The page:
I have heard the many tricks and little things to look for and was really just curious if it all mattered that much. Going by what you are saying there is just way too many factors involved to really worry about it. I'm sure I will be more then pleased with what ever little guy I pick out (already decided on male...I guess that's a whole different discussion).

Brad
 

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contractor said:
If your family is anything like mine, dont let the wife and kids go with you, they pick out the first one they see.:lol:
Too late, the girlfriend has already decided she gets to help. In all fairness it is our dog so I can't blame her. I'm just glad she likes dogs as much as I do.:D

Brad
 

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I was only able to pick out the litter I wanted. The breeder I went with spoke with me about 4 times asking questions and going over what I wanted in the dog and then at 7 weeks sent over pics of which one was mine and we scheduled a pickup date for the 9th week. I had no say in which pup I got and actually didn't even look at the other pups even though I picked mine up first. They do have a great reputation and it was the breeding I really wanted so as long as he didn't have physical defects I wasn't real worried about them selecting for me.
I guess I can't really add anything about picking pups then....:)
 

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Bmac said:
If nothing else seems to work, let the pup pick you. My lab picked me. I went to look at the litter thinking I wanted a female. Everywhere I went at the breeders place he followed me. I would be trying to look at and play with the others and he would be right there. 6 years later and he is still laying at my feet as I type this.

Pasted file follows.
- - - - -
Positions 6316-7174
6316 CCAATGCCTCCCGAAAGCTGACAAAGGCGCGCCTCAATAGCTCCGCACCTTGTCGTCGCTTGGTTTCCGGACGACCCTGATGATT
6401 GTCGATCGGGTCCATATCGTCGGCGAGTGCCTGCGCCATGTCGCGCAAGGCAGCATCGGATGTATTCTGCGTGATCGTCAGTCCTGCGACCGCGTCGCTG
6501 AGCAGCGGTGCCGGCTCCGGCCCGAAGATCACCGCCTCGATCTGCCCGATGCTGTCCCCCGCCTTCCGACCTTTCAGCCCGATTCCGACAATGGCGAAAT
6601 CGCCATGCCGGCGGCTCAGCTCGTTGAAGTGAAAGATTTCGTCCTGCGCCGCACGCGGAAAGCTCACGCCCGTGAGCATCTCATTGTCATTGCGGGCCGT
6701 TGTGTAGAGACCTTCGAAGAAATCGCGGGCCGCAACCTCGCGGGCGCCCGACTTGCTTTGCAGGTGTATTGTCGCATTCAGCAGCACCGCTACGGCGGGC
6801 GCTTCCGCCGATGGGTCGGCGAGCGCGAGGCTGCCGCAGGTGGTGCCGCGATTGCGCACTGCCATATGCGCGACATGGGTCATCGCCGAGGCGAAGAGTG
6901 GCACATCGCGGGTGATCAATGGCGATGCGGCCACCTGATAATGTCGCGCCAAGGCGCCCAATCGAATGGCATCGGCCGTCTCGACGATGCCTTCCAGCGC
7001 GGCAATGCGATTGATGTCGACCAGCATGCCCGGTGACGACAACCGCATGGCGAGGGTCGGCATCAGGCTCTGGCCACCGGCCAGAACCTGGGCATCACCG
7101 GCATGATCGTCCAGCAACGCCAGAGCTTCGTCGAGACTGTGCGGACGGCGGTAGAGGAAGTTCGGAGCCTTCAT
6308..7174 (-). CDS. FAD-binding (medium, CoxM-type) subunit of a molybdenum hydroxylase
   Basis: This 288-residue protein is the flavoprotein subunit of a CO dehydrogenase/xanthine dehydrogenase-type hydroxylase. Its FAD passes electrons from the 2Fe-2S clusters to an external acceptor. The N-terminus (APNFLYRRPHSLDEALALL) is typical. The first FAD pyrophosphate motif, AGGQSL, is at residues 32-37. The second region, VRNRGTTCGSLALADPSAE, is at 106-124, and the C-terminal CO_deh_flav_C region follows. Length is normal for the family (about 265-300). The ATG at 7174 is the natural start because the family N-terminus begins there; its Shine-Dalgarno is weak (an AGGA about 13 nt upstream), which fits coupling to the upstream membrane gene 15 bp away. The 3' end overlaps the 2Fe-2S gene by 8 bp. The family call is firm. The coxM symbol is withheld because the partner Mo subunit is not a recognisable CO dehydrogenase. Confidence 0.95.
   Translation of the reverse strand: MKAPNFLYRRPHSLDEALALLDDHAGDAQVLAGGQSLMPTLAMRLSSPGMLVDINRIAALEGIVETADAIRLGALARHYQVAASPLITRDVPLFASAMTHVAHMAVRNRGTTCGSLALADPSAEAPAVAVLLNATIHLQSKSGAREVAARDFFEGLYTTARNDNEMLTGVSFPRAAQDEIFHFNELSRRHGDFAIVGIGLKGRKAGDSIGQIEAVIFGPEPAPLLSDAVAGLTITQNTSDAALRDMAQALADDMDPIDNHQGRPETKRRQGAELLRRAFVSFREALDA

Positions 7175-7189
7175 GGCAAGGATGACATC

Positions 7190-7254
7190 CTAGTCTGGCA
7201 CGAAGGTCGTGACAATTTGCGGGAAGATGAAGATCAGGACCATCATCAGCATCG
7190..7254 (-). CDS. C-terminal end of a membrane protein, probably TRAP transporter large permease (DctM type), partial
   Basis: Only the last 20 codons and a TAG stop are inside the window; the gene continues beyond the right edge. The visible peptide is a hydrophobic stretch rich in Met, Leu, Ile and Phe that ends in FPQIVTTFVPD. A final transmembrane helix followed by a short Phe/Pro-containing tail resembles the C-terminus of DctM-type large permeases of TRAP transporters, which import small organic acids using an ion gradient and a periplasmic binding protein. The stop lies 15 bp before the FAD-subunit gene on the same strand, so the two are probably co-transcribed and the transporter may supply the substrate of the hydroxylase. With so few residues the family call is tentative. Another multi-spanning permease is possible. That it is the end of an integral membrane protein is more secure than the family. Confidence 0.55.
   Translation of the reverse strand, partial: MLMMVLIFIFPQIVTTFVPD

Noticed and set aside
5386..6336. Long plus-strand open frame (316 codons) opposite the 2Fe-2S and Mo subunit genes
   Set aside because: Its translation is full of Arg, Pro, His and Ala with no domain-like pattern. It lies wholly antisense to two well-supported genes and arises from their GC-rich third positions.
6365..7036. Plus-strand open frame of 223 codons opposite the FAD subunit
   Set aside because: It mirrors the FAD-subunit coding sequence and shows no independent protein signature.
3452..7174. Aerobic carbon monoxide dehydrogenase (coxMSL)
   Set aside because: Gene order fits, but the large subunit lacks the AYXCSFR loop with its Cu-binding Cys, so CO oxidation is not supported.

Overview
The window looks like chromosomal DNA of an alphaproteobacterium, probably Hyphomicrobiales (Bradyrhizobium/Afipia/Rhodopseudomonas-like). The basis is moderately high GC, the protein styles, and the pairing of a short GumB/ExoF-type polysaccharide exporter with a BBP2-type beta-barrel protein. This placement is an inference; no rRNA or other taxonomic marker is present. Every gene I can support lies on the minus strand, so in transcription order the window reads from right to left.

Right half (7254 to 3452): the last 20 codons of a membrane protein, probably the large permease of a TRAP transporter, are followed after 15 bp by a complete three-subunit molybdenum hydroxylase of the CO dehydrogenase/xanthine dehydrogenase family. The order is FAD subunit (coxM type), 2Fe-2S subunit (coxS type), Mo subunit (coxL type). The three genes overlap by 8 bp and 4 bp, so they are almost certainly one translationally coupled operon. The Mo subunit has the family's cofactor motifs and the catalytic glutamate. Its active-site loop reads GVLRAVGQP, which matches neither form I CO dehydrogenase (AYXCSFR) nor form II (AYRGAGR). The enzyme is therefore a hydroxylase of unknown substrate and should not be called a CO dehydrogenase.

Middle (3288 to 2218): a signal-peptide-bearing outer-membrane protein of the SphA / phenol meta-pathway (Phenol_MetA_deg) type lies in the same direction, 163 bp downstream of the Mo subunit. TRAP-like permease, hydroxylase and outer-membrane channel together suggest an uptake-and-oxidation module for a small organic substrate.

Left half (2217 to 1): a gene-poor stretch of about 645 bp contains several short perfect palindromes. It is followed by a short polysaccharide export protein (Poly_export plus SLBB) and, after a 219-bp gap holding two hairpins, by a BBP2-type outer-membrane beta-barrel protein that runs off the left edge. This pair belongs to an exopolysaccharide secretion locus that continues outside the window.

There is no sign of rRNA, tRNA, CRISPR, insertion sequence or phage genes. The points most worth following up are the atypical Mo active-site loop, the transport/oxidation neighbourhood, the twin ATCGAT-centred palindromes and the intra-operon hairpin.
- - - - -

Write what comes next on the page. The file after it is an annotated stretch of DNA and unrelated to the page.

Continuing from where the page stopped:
:yeahthat: best best advice i read,my pup picked me, and with a little luck we both hope he made the right choice. :lol:
 

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Bmac said:
If nothing else seems to work, let the pup pick you. My lab picked me. I went to look at the litter thinking I wanted a female. Everywhere I went at the breeders place he followed me. I would be trying to look at and play with the others and he would be right there. 6 years later and he is still laying at my feet as I type this.
That is how my girlfriend and I got our 1st lab. There was a set of circumstances that led us to the place where we were to look at a couple of puppies. There was only 2 yellow males left out of the litter... and out of the back barn they came running. For myself... I saw those 2 little balls of yellow fur and right away I felt like we couldn't separate them. I was useless as far as deciding which one. :rolleyes: :lol: But my girlfriend kept kneeling on the ground and would gently clap her hands... and it was always the same puppy of the 2 that would come running over to her. So... it was like she let the puppy pick her.

Here it is some 4 years later... and we would not trade PJ (see avatar) for anything in the world. He is basically just a family pet... but I know that we could have trained him to be one h*ll of a hunting dog.

Like the others have said... take your time... and let the whole decision process be fun for yourself and everyone else involved. I wish you the best with your choice!! :)